I spent the better part of a morning and afternoon this week getting up well before the HOV lanes heading into DC kicked into gear at 6:30am in order to get myself to the White House before the work day traffic hit. Working at the White House is not an everyday event for me. Just getting around the area is still an adventure for a guy who has spent the past ten years working on the west coast.ambien online pharmacy
USA TODAY and The Detroit Free Press had a “one on one” interview with President Obama scheduled for 11am. Myself and a crew from fellow Gannett TV outlet WUSA had to be ready to set up by 8:30am in the White House Map Room and then wait a few hours for the President. This is just another day at the office for most White House press photographers but for me, it is a treat.buy ambien online
By 9am, all set up, so we sat and waited.ambien for sale
The really cool thing about sitting in a room just off the Oval Office for close to three hours is the opportunity to get to just take it all in. The Map Room gets the name from its use during World War II, when Franklin Roosevelt used it as a situation room where maps were consulted to track the war’s progress. One of those maps from World War II still hangs on the wall and shows what is thought to be German troop strengths in Europe. Definitely much less high tech than today’s information systems. There is actually a drawing on the wall showing Roosevelt in his wheelchair in the Map Room going over the situation in Germany during the war.buy ambien without prescription
I really didn’t bone up on my history but some pretty important things have happened in this room in recent years according to a wiki search.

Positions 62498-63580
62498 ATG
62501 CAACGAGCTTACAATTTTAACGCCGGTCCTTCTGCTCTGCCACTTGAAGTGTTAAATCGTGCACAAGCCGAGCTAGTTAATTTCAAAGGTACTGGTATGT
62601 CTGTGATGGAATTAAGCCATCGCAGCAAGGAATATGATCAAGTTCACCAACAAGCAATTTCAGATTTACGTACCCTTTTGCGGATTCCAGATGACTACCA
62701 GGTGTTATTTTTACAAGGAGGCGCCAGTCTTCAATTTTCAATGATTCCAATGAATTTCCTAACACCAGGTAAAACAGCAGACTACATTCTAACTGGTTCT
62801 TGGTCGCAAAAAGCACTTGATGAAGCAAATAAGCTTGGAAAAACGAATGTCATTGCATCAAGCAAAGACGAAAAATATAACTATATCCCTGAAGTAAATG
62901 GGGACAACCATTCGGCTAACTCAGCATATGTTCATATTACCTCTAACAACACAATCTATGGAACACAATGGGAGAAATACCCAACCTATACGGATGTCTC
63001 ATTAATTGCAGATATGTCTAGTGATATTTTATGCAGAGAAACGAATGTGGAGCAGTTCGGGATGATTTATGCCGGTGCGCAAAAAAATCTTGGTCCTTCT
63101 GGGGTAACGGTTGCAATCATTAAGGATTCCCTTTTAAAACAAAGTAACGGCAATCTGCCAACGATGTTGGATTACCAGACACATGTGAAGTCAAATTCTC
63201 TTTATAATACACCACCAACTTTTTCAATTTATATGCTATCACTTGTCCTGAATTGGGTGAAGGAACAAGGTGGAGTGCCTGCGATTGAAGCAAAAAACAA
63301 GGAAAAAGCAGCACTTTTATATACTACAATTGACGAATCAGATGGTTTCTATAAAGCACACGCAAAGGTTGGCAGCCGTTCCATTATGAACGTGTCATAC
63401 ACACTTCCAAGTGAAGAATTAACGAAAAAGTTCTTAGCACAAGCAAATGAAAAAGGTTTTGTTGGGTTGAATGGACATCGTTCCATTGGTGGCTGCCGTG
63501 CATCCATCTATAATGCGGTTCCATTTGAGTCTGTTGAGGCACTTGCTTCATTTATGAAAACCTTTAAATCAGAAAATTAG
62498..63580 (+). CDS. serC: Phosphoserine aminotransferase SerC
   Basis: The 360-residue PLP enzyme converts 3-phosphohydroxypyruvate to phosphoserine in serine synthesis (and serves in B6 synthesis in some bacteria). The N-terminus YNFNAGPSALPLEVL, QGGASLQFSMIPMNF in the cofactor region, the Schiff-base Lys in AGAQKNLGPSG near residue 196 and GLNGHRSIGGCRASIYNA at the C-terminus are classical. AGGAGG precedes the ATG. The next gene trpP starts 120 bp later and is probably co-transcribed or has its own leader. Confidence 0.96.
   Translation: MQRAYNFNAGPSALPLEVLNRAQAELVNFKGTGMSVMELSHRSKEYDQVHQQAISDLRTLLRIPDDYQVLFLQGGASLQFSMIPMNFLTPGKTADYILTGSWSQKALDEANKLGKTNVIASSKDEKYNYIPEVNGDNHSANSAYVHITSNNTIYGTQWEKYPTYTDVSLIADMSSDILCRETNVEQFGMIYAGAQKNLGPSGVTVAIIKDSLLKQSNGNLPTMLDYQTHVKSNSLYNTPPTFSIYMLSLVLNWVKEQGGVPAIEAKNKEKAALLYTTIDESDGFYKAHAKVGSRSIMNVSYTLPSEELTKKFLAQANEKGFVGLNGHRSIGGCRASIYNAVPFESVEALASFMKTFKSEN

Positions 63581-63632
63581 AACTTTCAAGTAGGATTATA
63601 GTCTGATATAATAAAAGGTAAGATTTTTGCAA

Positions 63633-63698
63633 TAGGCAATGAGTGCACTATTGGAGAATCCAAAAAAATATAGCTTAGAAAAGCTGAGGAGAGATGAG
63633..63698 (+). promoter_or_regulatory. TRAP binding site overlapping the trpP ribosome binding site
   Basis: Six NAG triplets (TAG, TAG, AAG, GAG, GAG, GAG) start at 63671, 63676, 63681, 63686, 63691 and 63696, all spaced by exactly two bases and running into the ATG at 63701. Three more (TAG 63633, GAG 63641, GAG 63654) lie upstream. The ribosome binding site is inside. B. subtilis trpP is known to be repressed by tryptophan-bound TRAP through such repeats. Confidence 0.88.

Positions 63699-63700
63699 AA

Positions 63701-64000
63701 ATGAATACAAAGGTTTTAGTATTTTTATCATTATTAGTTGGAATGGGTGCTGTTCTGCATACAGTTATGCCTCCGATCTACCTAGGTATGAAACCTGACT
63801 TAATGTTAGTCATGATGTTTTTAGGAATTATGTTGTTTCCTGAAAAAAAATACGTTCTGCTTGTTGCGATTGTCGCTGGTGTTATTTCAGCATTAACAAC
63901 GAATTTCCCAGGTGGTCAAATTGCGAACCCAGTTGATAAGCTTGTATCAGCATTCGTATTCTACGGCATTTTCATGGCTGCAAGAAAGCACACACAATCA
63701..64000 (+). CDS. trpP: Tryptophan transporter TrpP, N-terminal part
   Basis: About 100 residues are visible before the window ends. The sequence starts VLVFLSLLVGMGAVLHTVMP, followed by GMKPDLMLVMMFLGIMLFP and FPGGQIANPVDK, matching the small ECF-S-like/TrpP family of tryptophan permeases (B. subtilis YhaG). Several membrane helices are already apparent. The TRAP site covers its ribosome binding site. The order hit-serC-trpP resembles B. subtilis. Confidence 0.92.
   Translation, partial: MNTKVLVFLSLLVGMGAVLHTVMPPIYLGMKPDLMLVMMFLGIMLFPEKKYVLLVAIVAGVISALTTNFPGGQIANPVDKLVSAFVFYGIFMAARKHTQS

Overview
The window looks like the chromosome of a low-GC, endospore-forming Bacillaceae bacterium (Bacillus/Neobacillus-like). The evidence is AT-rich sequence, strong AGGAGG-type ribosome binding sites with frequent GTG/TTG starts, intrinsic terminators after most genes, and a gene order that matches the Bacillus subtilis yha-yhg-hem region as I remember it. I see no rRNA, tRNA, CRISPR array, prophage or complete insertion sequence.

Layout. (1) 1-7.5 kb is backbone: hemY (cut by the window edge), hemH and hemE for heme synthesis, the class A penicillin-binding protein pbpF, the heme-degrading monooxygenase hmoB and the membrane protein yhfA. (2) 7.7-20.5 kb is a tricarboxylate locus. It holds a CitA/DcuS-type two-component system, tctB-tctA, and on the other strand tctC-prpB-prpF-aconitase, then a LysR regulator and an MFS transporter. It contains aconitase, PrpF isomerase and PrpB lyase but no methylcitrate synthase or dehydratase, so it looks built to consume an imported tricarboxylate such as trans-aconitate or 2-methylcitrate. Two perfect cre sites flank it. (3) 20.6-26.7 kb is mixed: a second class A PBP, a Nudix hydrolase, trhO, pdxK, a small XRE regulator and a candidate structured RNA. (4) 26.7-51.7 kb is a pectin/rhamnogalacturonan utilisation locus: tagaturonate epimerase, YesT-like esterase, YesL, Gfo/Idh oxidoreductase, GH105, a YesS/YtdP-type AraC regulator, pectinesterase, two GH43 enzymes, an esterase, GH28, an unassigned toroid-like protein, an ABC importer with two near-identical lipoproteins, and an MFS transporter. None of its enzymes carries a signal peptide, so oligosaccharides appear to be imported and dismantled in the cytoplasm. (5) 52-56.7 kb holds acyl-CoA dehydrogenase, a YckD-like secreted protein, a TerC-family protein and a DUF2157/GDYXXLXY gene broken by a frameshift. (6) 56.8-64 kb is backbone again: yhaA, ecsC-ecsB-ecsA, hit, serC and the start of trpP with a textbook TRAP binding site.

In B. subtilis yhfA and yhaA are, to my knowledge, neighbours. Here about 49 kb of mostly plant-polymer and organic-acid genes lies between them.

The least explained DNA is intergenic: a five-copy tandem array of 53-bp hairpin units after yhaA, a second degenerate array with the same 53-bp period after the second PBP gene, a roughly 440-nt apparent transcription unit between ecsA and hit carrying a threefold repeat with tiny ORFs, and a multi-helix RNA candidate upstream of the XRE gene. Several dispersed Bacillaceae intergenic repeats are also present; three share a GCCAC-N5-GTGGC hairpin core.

- Bill Clinton gave testimony to Independent Counsel Ken Star regarding his role in the Monica Lewinsky scandal from the Map Room on August 17, 1998.
- Recently, on January 21, 2009, the day after the inauguration of Barack Obama, US Supreme Court Chief Justice John Roberts re-administered the oath of office to President Obama in the Map Room. The oath was flubbed by misplacing one word during the ceremony the previous day.
The actual interview was nothing spectacular. I had five minutes to make a few pictures during a twenty minute interview. I had actually been set to shoot from an angle which would have made better pictures but was told at the start of the interview I would only be able to shoot from off to one side by White House officials. No one else was inside the room taking still pictures besides the official White House photographer but there still are limitations even while being a “one on one” interview.
I did use a specially designed sound blimp enclosing a Nikon D3 to hide the sound of the camera firing while shooting in close with the Nikon 70-200mm. In situations like this, I can’t wait until I can get my hands on the Nikon D3s complete with the quiet mode function as silent as the Canon 5d’s quiet mode. Now, the sound of a D3 shutter firing in a quiet room during an interview is as loud as a cannon going off.
The best angle I could manage had to be shot with the non-soundproofed D3 and the 200-400mm lens while hanging out over the edge of the WUSA television camera.
This was going to be loud.
I looked at my watch which I had started the stopwatch at the top of the interview and waited to the very end of my time before pulling up the 200-400mm. It was quick and dirty but I fired off just three frames before getting the nod to finish. Two of the frames were completely unusable, the President’s eyes were shut. Only one frame from this angle was usable and it was the one used by the Detroit Free Press on their front page.
The most memorable thing about the Map Room besides a rare 1755 French version of a map charted by colonial surveyors Joshua Fry and Peter Jefferson (Thomas Jefferson’s father) hanging on the east wall is the “out of the way” lavatory which looks like it hasn’t changed too much since Roosevelt. As it turns out, this restroom is officially a women’s lavatory. After three hours of waiting, no one seemed to mind if the trio of all male photographers took turns. And, all of the paper towels are embossed with the Presidential seal.